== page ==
Staff Publications

Staff Publications

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    'Staff publications' is the digital repository of Wageningen University & Research

    'Staff publications' contains references to publications authored by Wageningen University staff from 1976 onward.

    Publications authored by the staff of the Research Institutes are available from 1995 onwards.

    Full text documents are added when available. The database is updated daily and currently holds about 240,000 items, of which 72,000 in open access.

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Record number 449499
Title Immune adjuvants as critical guides directing immunity triggered by therapeutic cancer vaccines
Author(s) Schijns, V.E.J.C.; Tartour, E.; Michalek, J.; Stathopoulos, A.; Dobrovolskiene, N.T.; Strioga, M.M.
Source Cytotherapy 16 (2014)4. - ISSN 1465-3249 - p. 427 - 439.
Department(s) Cell Biology and Immunology
Publication type Refereed Article in a scientific journal
Publication year 2014
Keyword(s) dendritic cells induce - human langerhans cells - cd8 t-cells - melanoma patients - messenger-rna - lymph-nodes - in-vivo - alpha-galactosylceramide - antigen - vaccination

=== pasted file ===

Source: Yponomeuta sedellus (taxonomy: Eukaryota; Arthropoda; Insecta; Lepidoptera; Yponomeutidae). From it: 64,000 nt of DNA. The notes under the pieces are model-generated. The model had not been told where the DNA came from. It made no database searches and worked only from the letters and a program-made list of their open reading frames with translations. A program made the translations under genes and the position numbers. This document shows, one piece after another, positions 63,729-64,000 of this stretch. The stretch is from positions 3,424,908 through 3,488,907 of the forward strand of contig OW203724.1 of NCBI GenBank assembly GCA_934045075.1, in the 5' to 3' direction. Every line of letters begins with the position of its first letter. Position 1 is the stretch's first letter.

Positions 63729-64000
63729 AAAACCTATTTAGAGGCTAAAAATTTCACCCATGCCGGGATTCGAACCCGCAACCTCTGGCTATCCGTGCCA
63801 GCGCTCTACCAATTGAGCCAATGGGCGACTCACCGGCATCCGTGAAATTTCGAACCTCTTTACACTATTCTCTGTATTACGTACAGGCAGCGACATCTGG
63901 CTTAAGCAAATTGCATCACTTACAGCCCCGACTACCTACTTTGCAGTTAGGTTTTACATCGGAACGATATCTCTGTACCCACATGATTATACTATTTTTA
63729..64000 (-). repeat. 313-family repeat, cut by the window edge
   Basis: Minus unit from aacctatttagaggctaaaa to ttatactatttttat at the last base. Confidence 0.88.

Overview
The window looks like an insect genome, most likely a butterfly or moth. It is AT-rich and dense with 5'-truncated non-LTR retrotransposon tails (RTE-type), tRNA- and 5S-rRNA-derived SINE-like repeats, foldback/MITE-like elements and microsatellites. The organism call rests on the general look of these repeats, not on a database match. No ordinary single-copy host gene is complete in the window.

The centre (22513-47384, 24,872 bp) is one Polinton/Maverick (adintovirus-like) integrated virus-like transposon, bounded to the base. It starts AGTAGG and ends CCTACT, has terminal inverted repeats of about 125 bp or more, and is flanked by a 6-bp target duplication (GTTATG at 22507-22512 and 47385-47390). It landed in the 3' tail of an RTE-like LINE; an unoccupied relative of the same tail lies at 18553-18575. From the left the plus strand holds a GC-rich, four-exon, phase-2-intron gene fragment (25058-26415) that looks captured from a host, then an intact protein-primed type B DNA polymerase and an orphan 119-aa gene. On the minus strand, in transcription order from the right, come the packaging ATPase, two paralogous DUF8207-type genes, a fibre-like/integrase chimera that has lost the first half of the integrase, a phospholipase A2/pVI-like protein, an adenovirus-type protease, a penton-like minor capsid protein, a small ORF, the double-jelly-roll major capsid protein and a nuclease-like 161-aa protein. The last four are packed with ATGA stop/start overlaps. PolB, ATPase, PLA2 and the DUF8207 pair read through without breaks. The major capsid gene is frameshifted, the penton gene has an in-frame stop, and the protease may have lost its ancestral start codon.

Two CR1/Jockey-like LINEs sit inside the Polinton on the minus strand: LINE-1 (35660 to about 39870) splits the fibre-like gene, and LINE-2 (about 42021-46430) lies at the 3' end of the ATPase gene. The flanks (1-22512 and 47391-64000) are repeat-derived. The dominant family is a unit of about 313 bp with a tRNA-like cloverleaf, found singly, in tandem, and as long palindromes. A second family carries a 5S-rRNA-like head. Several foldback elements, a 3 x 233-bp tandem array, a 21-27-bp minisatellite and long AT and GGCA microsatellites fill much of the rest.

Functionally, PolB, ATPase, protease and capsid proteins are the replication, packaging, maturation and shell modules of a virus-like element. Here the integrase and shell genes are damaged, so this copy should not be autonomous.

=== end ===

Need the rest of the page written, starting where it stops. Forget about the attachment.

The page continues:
Abstract Tumor growth is controlled by natural antitumor immune responses alone or by augmented immune reactivity resulting from different forms of immunotherapy, which has demonstrated clinical benefit in numerous studies, although the overall percentage of patients with durable clinical responses remains limited. This is attributed to the heterogeneity of the disease, the inclusion of late-stage patients with no other treatment options and advanced tumor-associated immunosuppression, which may be consolidated by certain types of chemotherapy. Despite variable responsiveness to distinct types of immunotherapy, therapeutic cancer vaccination has shown meaningful efficacy for a variety of cancers. A key step during cancer vaccination involves the appropriate modeling of the functional state of dendritic cells (DCs) capable of co-delivering four critical signals for proper instruction of tumor antigen–specific T cells. However, the education of DCs, either directly in situ, or ex vivo by various complex procedures, lacks standardization. Also, it is questioned whether ex vivo–prepared DC vaccines are superior to in situ–administered adjuvant-guided vaccines, although both approaches have shown success. Evaluation of these variables is further complicated by a lack of consensus in evaluating vaccination clinical study end points. We discuss the role of signals needed for the preparation of classic in situ and modern ex vivo DC vaccines capable of proper reprogramming of antitumor immune responses in patients with cancer.
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